PARAGUAY LICENSES PRODUCTION OF CANNABIS FOR MEDICAL PURPOSES
On 16 March, Insight Crime reported that Paraguay issued its first-ever medical cannabis licences in February, with 12 pharmaceutical businesses receiving licences to import seeds for the domestic cultivation and sale of cannabis products with medical benefits, which eligible patients will be able to obtain for free. It is already claimed that Paraguay is the top producer of illegal marijuana in the region, with between 5,000 and 8,000 hectares cultivated in the country.
UK: THEFT OF EXPENSIVE MODEL RAILWAY SETS LINKED TO ORGANISED CRIME
Coventry Live on 16 March reported that a raid on a model railway group could be linked to organised crime it is believed. Valuable stock was stolen by intruders when they broke into the model railway exhibition in Leamington Spa. It is claimed that the raid was almost certainly pre-planned and well executed by an organised crime group.
RONALDINHO INQUIRY HEATS UP OVER MONEY LAUNDERING CONCERNS
On 16 March, Reuters reported that an inquiry that led to the detention of former Brazil player Ronaldinho entered a new stage as prosecutors focus on what they believe is a money laundering scheme involving the businesswoman who invited him to Paraguay.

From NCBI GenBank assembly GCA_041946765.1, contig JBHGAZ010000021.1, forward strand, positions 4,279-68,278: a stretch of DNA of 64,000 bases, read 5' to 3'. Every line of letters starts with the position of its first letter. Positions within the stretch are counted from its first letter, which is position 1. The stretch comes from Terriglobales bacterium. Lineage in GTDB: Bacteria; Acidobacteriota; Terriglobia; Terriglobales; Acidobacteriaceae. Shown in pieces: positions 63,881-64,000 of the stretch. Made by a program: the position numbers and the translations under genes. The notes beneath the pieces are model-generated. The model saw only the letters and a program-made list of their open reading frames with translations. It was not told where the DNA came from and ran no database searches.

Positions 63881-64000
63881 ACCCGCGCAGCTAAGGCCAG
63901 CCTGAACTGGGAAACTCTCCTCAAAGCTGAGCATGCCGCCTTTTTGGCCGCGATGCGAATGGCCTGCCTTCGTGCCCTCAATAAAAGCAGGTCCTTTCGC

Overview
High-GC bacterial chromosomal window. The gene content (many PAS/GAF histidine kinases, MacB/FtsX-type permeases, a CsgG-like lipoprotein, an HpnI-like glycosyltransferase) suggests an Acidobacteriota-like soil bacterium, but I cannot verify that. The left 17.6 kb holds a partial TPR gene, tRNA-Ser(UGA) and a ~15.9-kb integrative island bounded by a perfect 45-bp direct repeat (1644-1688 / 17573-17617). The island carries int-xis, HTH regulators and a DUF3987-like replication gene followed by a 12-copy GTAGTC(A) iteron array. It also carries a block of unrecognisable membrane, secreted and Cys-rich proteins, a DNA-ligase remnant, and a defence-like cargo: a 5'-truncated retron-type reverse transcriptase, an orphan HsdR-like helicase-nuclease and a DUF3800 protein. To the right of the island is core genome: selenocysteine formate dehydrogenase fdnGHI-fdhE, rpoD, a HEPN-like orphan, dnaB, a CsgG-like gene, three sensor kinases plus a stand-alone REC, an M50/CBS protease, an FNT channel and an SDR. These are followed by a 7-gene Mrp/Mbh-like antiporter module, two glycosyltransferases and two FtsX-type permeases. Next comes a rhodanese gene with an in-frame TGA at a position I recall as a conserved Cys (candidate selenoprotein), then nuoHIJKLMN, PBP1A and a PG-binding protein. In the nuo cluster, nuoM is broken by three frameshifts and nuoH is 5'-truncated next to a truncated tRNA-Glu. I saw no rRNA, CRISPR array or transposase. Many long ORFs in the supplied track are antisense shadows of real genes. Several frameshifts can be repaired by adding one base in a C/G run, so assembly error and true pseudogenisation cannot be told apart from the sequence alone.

FBI CHARGE 24 PEOPLE, INCLUDING 13 NIGERIANS, IN $30 MILLION FRAUD INVESTIGATION
On 16 March, the Daily Post in Nigeria reported the FBI investigation, noting that 13 Nigerians were amongst the 24 involved. The scams involved included Business Email Compromise schemes, romance fraud scams, and retirement account scams, among others.
PODCAST: IS MONEY LAUNDERING IN ONLINE GAMING FLYING UNDER THE RADAR?
On 15 March, in the first episode of Financial Crime Matters Season 2, Anton Moiseienko and Kayla Izenman of RUSI talk to the presenter about their recent report on money laundering in the online gaming world (Fortnite, Clash of Clans and others). It discusses how third party marketplaces are being used to exchange game currency (bought with illegal funds) for fiat currency, how financial institutions can spot this activity, and what the regulatory response has been so far.
PODCAST: THE STATUS OF EU LAW DURING THE TRANSITION PERIOD AND BEYOND
On 11 March, Law Pod published a podcast containing presentations by a panel of speakers who discuss the complexities of EU law during the Brexit transition period and beyond, as part of an event hosted by the Constitutional and Administrative Bar Association. The panel features Lord Anderson of Ipswich, Professor Catherine Barnard, Professor of European Union law at Cambridge and Alison Pickup, Legal Director at the Public Law Project.